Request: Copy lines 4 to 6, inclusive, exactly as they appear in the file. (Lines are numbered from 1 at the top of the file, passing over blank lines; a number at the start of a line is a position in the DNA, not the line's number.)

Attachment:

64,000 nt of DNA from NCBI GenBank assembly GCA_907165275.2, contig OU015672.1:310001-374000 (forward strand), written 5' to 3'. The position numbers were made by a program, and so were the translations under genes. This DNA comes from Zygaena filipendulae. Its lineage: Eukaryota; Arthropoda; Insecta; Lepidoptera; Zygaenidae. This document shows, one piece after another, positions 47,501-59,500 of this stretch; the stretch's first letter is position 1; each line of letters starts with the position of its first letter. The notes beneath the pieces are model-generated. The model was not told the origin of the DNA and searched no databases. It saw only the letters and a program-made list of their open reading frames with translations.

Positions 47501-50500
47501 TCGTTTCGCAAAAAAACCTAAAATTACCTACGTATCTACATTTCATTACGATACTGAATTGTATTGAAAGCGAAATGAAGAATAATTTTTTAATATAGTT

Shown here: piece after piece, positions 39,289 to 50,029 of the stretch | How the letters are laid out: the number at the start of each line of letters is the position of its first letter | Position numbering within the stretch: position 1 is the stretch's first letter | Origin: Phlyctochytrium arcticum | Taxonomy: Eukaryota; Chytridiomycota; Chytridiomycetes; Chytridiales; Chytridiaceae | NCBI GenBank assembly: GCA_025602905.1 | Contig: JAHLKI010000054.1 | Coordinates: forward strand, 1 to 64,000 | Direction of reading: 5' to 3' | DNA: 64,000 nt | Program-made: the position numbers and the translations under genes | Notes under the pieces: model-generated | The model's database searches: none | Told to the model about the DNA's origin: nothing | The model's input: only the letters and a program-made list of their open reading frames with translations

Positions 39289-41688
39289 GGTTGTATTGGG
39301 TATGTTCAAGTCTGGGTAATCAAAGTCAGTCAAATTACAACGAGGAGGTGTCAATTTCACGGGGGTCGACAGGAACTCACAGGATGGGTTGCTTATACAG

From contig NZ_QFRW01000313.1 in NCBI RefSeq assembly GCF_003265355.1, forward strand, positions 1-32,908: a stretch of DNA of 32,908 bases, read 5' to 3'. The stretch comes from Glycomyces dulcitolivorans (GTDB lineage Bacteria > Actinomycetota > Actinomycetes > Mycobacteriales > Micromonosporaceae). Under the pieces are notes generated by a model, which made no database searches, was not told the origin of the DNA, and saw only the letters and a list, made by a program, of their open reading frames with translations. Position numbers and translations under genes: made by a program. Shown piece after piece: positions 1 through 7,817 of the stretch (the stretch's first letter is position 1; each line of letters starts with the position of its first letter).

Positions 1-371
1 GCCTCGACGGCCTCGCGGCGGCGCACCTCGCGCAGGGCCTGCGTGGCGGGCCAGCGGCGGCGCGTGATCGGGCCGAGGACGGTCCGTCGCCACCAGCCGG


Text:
Shown here: piece after piece, positions 39,289 to 50,029 of the stretch | How the letters are laid out: the number at the start of each line of letters is the position of its first letter | Position numbering within the stretch: position 1 is the stretch's first letter | Origin: Phlyctochytrium arcticum | Taxonomy: Eukaryota; Chytridiomycota; Chytridiomycetes; Chytridiales; Chytridiaceae | NCBI GenBank assembly: GCA_025602905.1 | Contig: JAHLKI010000054.1 | Coordinates: forward strand, 1 to 64,000 | Direction of reading: 5' to 3' | DNA: 64,000 nt | Program-made: the position numbers and the translations under genes | Notes under the pieces: model-generated | The model's database searches: none | Told to the model about the DNA's origin: nothing | The model's input: only the letters and a program-made list of their open reading frames with translations

Positions 39289-41688
39289 GGTTGTATTGGG